The Pet Scoop: The myth of table scraps

Alright. Can you settle this once and for all? Should I or should I not feed my dog table scraps?

Bill McQuade and his dog, Purdy.

Bill says: I don’t know. What do you eat? If it is fast food, pizza, burgers and fries, fried catfish and hush puppies, or lots of white bread, potatoes, starches, processed ham, hot dogs, crackers or chips, then hell no! Why would you want to give your dog all the health problems you are going to have?

If you eat a low carbohydrate diet of green veggies, fresh fruits, lean meats, eggs, etc, then your dog can share, but not at the table. You do not want a pet begging for food while you eat.

The most unnatural food you can feed your pet is dry kibbled dog or cat food. It is a heavily processed, heavily advertised, convenient and profitable product that corporate America wants you to feed. Convenience is a very important commodity in today’s’ hectic lifestyle, however, and my dog gets a little dry kibble, but she also gets some table scraps like egg, green beans, broccoli, Bravo Balance Raw Frozen Diet, and water added to her dry kibble.

Dogs, and especially cats, do not need starchy or sweet carbohydrates. The main reason I recommend adding moisture to dry food is because dogs and cats digestive systems are much shorter than ours, and are designed to eat a freshly killed rabbit, deer, bird, or mouse.

Fresh meat is 60-75 percent moisture, and stomach contents are generally loaded with partially digested greens and digestive enzymes. Adding moisture aids in digestion. Adding meat provides the long chain amino acids required for optimal health. If you think corporate America is more interested in your pet’s health than profits, then just look at the ingredients in Fruit Loops, a cereal marketed to children (the first ingredient is sugar).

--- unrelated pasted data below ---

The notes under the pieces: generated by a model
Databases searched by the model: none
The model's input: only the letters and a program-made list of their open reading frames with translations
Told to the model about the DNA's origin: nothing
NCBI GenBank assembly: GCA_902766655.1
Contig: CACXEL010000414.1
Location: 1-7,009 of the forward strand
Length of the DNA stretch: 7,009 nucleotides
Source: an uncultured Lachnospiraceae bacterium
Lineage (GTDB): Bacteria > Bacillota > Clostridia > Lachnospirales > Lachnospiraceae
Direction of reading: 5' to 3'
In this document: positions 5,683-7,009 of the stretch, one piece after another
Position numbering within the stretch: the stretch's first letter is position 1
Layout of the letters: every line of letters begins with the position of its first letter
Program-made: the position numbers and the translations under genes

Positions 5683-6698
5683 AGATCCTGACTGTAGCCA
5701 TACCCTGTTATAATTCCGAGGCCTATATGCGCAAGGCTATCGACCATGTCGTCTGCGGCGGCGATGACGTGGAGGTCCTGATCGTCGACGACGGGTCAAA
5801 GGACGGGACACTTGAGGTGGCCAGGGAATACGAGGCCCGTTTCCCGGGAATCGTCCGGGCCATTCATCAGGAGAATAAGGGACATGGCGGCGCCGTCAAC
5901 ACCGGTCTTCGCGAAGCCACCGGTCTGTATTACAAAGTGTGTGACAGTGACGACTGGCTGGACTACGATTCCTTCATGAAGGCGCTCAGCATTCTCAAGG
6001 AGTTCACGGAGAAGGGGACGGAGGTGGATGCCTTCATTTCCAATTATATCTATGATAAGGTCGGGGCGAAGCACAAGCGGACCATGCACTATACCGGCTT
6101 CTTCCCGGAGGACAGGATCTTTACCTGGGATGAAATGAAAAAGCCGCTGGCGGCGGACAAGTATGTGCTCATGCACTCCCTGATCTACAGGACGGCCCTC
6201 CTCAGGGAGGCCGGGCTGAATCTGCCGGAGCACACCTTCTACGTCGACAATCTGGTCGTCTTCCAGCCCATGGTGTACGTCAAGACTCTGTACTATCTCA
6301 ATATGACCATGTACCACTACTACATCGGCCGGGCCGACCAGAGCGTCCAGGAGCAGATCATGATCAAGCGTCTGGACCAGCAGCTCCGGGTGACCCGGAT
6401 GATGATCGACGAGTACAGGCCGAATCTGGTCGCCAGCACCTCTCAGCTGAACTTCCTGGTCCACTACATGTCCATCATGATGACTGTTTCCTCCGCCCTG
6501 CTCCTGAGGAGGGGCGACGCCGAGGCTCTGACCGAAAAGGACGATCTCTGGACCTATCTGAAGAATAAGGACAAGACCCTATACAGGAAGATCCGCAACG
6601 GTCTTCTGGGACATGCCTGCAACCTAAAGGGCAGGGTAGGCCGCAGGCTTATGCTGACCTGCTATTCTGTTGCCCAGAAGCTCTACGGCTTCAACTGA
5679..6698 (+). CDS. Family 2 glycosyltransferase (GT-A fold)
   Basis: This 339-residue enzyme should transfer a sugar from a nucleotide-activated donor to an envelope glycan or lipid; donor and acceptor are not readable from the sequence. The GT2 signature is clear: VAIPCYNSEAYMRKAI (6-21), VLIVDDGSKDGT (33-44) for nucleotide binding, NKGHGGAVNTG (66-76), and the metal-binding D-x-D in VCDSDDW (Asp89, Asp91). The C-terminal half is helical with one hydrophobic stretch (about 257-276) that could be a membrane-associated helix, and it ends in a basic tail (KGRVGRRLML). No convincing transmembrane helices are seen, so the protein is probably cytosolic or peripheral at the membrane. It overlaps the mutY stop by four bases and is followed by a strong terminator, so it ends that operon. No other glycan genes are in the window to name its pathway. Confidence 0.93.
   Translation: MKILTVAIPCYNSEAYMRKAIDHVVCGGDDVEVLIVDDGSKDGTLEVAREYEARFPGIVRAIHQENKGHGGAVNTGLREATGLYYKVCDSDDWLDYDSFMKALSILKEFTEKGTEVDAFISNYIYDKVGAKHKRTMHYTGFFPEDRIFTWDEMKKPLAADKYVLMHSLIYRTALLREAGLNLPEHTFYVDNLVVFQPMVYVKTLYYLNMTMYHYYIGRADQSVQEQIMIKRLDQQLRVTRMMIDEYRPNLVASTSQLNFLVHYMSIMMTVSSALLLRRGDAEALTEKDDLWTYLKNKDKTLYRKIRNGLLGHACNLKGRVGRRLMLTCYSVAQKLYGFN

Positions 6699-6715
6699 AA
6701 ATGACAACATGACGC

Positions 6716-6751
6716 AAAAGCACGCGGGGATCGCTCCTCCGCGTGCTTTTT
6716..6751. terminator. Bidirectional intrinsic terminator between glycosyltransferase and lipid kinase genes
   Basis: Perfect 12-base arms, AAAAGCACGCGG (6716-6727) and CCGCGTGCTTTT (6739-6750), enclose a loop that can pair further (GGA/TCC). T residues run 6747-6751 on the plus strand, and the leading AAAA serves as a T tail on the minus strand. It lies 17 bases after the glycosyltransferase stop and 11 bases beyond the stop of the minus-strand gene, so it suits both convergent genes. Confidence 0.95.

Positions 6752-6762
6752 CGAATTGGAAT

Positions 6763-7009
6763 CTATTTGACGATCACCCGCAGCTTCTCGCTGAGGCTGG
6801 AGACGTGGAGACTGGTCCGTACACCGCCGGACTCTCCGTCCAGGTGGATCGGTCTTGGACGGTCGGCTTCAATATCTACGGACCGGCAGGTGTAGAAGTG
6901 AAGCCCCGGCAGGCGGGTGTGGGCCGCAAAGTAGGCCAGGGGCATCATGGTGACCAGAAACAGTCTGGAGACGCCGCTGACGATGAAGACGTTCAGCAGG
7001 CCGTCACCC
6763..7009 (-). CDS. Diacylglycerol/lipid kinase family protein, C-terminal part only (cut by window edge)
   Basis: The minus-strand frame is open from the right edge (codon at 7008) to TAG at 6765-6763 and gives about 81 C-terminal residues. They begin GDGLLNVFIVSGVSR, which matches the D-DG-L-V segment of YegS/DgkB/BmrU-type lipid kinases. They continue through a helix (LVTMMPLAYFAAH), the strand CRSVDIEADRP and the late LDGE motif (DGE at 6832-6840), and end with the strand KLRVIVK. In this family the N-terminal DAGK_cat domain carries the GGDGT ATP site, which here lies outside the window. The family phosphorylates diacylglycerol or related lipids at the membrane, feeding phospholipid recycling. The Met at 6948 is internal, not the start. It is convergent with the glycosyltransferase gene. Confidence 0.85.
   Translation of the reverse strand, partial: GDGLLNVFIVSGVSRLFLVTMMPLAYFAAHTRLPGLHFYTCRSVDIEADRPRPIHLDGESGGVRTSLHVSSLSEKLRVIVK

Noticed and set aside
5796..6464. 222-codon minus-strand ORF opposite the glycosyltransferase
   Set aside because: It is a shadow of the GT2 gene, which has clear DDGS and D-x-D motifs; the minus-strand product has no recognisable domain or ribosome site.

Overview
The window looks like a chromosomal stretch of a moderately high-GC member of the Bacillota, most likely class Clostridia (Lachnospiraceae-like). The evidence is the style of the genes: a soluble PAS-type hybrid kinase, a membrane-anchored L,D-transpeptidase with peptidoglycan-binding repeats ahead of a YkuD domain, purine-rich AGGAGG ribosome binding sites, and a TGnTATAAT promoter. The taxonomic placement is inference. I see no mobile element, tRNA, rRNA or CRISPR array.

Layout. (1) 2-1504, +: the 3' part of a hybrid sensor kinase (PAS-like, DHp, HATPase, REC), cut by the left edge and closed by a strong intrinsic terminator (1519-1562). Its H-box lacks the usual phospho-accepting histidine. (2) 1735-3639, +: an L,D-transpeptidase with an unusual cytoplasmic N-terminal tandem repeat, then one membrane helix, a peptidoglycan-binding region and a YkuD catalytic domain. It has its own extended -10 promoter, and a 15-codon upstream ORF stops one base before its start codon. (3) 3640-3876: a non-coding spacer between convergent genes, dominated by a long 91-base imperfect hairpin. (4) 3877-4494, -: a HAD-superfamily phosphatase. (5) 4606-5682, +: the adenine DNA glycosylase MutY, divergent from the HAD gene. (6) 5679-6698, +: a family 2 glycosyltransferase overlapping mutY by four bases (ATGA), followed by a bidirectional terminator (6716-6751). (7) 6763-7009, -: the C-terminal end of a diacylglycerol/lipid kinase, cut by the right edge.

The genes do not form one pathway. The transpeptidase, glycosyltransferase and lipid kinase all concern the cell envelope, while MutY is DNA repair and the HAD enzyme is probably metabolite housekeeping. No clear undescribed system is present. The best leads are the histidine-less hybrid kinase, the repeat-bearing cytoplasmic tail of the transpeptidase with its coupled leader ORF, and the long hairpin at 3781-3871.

Healthy table scraps are an acceptable and even desirable part of a well rounded diet for your pet. The myth: “Do not feed table food” was the result of a brilliant marketing plan created by a huge corporation that purchased a very successful pet food company in the late nineties. Stop by and visit with me, and I’ll be happy to explain further.

Purdy’s Answer: Ignore Bill! I will eat anything you eat. Please, please, please. Ice cream, pizza, cookies, cake, mac and cheese, nachos. Also, you are so cruel going through the fast food drive thru with me in the car. By the way, is that your belly rubbing the steering wheel?

If you have a question for Bill, email it to bill(at)

Bill McQuade is the owner of The Whole Pet, located at 2423 N. College Ave. in Fayetteville. The Whole Pet specializes in nutrition for cats and dogs and offers a wide variety of quality diets in raw frozen, cans and kibble. The store also offers affordable, unique and high quality pet supplies and accessories. Bill is a professional dog handler, and has worked in the pet care business since 1972.